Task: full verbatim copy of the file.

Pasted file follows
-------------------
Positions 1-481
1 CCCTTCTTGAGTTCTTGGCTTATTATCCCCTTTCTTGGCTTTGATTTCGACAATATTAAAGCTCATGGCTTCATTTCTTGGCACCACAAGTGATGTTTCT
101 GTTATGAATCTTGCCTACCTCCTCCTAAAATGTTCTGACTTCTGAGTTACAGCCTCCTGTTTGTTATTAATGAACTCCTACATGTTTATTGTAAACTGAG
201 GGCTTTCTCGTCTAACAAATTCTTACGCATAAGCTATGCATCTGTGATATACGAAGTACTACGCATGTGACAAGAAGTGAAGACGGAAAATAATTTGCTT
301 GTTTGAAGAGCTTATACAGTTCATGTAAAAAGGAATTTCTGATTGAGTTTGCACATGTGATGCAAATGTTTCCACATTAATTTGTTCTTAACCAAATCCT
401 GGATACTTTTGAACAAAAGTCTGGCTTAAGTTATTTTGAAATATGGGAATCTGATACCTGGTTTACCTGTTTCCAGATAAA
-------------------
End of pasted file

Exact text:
Positions 1-481
1 CCCTTCTTGAGTTCTTGGCTTATTATCCCCTTTCTTGGCTTTGATTTCGACAATATTAAAGCTCATGGCTTCATTTCTTGGCACCACAAGTGATGTTTCT
101 GTTATGAATCTTGCCTACCTCCTCCTAAAATGTTCTGACTTCTGAGTTACAGCCTCCTGTTTGTTATTAATGAACTCCTACATGTTTATTGTAAACTGAG
201 GGCTTTCTCGTCTAACAAATTCTTACGCATAAGCTATGCATCTGTGATATACGAAGTACTACGCATGTGACAAGAAGTGAAGACGGAAAATAATTTGCTT
301 GTTTGAAGAGCTTATACAGTTCATGTAAAAAGGAATTTCTGATTGAGTTTGCACATGTGATGCAAATGTTTCCACATTAATTTGTTCTTAACCAAATCCT
401 GGATACTTTTGAACAAAAGTCTGGCTTAAGTTATTTTGAAATATGGGAATCTGATACCTGGTTTACCTGTTTCCAGATAAA